We would like to invite everyone to try out this new feature and file any discovered issues to help us improve the user experience further. Issues can be filed directly to dotnet/wpf repository.

Community Contributor

This month’s community contributer is Jakub Majocha. Here’s a little about him in his own words:

I’m Jakub Majocha. I live in Cracow, Poland where I work in a field unrelated to software. I have a lifelong interest in computer programming but my experience is limited to small one-off scripts, some tools for in-house use and solving programming puzzles like Advent Of Code. I like to chill tinkering with code and I have found F# perfect for this.

The fact that I could just jump in and contribute to F# shows how accommodating the community is. It’s also thanks to the language itself. F#, with its type inference, concise syntax and low ceremony, allows for quick experimentation, refactoring and trying things out. It’s just fun and relaxing.


The team has transitioned to working on quality and polish as we near the final release in November. Now is a great time to report any issues that you’ve noticed in RC1 and earlier builds. We’d also love to hear your reactions to using these features.


Discussion is closed. Login to edit/delete existing comments.

  • Lukas 5


    The vs preview link does not seem to link to a valid page.

    The core RC link goes to the earlier preview url.


    • EoflaOE ViceCity 0

      Can reproduce this. It seems that Visual Studio 2022 17.8 Preview 2 is not ready yet, so that link is actually pointing to an internal Microsoft SharePoint account where it’s just basically a link to the draft of the blog.

      It says this:

      Issue Type: User not in directory.

      Notice the .docx in the middle of the URL.

    • Jaliya Udagedara 4

      Yeah, still not seeing an update to download Visual Studio 2022 17.8 Preview 2 as well.

    • Leslie RichardsonMicrosoft employee 2

      Hi Lukas, the ASP.NET Core RC Link should be linking to the corresponding RC1 post successfully now. VS 17.8 Preview 2 and the blog post were a tad delayed but should be out very soon, so stay tuned and sorry for the confusion.

  • Victor Irzak 4

    Visual Studio 2022 17.8 Preview 2 isn’t exactly there

    • Leslie RichardsonMicrosoft employee 1

      Hi Victor, VS 17.8 Preview 2 and its blog post should be here very soon, so please stay tuned and sorry for the mishap.

  • Gábor Szabó 4

    Cool, we’re getting closer to release! I noticed the official download page lists RC1 as go live, and I also noticed there is now a .NET 8 (STS) option available on Azure App Service. I think this is worth calling out.

    Does RC1 require Visual Studio 2022 17.8 Preview 2, or will it work well with Preview 1 as well? I guess there would be some IDE-specific enhancements, like support for more page templates in Blazor, which I believe might not be in Preview 1. Which would be a bummer seeing as Preview 2 seems to be not live as of yet.

  • Spencer Dahl 2

    Visual Studio 2022 17.8 Preview 2 — Where is it?

    • John Kears 0

      The link provided to Visual Studio Preview 2 does not work. Where is preview 2?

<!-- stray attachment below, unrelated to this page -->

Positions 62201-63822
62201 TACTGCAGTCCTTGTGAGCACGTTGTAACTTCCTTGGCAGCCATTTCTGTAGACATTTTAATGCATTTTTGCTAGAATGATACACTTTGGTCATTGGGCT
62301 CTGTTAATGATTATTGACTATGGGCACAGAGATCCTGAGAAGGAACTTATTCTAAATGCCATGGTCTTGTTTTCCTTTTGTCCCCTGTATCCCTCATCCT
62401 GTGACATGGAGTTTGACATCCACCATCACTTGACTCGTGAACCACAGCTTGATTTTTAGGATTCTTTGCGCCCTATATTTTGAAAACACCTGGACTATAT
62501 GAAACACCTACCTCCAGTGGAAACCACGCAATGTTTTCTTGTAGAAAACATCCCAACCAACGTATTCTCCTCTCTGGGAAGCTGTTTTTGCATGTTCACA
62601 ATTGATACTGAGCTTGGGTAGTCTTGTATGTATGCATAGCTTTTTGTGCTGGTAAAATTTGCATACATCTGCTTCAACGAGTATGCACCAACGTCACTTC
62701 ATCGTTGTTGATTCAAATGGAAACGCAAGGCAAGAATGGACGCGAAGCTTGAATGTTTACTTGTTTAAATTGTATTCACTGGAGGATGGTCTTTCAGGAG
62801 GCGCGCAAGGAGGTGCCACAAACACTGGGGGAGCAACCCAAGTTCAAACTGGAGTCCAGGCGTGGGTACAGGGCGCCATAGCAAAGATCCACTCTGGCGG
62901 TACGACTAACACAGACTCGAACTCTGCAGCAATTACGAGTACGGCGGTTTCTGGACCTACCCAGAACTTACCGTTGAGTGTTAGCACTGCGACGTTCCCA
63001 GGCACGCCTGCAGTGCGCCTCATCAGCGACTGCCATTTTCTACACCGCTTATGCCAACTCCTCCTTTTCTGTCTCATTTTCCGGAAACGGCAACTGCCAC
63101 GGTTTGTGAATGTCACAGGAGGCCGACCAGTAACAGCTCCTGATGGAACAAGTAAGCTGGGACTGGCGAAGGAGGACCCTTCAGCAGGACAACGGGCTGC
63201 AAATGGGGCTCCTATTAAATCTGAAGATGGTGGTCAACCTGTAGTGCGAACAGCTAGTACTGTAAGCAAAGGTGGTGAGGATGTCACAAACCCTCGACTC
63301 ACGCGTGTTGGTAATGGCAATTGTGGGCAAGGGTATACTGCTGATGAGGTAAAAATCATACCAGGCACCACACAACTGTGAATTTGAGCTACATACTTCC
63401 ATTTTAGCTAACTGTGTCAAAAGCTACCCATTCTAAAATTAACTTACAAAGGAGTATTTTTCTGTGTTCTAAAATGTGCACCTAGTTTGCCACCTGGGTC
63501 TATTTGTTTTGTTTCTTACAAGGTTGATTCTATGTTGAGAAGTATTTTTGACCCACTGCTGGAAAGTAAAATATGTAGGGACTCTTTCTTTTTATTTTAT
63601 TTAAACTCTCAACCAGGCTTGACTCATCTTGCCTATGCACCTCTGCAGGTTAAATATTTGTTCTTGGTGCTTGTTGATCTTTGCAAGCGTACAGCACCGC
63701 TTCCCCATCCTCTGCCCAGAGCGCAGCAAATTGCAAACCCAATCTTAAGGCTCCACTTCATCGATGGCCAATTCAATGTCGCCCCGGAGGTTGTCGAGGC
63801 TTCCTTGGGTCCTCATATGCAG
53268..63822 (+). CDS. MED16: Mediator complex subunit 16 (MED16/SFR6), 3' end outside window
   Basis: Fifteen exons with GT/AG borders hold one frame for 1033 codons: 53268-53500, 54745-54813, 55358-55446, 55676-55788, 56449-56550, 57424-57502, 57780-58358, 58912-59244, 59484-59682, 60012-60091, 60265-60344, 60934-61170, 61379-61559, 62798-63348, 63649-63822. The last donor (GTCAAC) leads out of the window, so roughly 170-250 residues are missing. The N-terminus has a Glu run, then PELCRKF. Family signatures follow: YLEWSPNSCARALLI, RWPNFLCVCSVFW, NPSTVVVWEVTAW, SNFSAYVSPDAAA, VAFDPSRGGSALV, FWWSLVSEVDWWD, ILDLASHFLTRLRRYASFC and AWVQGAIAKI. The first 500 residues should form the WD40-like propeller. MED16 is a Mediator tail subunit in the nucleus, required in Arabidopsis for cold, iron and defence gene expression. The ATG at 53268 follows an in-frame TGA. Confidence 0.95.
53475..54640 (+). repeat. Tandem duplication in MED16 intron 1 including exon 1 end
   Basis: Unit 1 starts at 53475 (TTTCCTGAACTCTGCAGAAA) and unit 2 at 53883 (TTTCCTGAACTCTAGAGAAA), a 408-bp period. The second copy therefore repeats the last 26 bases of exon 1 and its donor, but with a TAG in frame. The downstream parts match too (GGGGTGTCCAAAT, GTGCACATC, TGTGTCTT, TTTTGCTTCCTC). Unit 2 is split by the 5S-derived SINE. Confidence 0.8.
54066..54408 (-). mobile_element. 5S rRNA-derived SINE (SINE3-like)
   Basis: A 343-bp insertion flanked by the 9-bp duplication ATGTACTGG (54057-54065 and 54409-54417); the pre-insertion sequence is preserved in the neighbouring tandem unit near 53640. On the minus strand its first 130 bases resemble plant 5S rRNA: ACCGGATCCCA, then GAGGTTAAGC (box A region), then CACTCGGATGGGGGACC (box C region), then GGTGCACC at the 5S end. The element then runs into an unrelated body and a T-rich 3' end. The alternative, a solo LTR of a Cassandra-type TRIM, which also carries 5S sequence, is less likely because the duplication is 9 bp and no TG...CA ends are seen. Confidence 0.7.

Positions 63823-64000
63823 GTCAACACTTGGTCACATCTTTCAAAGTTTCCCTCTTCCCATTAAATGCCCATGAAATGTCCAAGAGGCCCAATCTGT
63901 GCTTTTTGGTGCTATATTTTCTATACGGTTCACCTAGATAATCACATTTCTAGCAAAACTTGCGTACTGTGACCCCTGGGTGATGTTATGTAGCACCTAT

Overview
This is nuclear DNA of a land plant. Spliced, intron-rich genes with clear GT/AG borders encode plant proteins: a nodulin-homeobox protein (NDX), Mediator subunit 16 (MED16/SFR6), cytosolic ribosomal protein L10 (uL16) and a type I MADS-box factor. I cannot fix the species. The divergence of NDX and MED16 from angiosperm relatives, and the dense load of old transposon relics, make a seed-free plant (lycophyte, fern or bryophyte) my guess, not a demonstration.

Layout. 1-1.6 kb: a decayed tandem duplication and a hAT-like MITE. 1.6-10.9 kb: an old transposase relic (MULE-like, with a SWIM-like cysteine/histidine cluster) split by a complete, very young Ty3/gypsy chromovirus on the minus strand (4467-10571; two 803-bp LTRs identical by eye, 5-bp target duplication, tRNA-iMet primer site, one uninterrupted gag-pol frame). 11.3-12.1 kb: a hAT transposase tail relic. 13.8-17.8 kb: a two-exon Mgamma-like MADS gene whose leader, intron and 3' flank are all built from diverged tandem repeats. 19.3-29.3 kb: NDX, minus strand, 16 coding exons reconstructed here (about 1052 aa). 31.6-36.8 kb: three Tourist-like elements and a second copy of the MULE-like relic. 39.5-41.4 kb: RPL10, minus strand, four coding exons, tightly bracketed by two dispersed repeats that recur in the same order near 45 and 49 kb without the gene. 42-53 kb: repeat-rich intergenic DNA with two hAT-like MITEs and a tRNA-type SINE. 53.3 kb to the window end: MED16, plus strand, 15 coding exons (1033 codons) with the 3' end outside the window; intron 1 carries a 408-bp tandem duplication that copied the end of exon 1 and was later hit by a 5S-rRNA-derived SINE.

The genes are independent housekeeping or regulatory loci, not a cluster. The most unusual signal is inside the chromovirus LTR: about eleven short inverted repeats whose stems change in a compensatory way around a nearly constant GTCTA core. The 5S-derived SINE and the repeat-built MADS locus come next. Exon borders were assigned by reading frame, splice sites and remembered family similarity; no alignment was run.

• Leslie RichardsonMicrosoft employee 0

      Hi Spencer and John, VS 17.8 Preview 2 and its corresponding blog post / url should be out very soon so stay tuned and sorry for the confusion.

  • Jorge Pedraza 0

    Hi. Based on VS Version 17.8.0 Preview 2.0, SDK 8.0.100-rc.1 and .NET Runtime 8.0.0-rc.1
    I am trying to compile the next code:

    using System.Net.Http.Json;
    internal class Program
    public record Book(int id, string title, string author, int publishedYear);
    static async Task Main(string[] args)
    const string RequestUri = “”;
    using var client = new HttpClient();
    IAsyncEnumerable books = await client.GetFromJsonAsAsyncEnumerable(RequestUri);

        await foreach (Book book in books)
        Console.WriteLine($"Read book '{book.title}'");


    But it creates an error:
    Error CS1061 ‘IAsyncEnumerable<Program.Book?>’ does not contain a definition for ‘GetAwaiter’ and no accessible extension method ‘GetAwaiter’ accepting a first argument of type ‘IAsyncEnumerable<Program.Book?>’ could be found (are you missing a using directive or an assembly reference?) ConsoleApp3 D:\VS2022Preview\source\repos\ConsoleApp3\ConsoleApp3\Program.cs 9 Active

    Could you please clarify this?
    That’s all for now.


  • Guillermo Mazzari 0

    Something nice to see in net8 would be the option of blazor, mvc and maui templates with tailwind instead of bootstrap 🙁 I dont get why Microsoft hasn’t done that yet

  • Andriy Savin 0

    Hi, I have a question regarding GetFromJsonAsAsyncEnumerable. What exactly does it allow to achieve (except for syntactical compatibility with IAsyncEnumerable). E.g, does it allow streamed deserializing of a collection of objects, which otherwise would require to be fully buffered in memory before deserialization could be started? In other words, does it reduce memory allocation in particular? (I know how IAsyncEnumerable works, but just having an API which returns it neither guarantees real streaming under the hood nor it explains when it should be chosen over a non-streaming API). Thanks.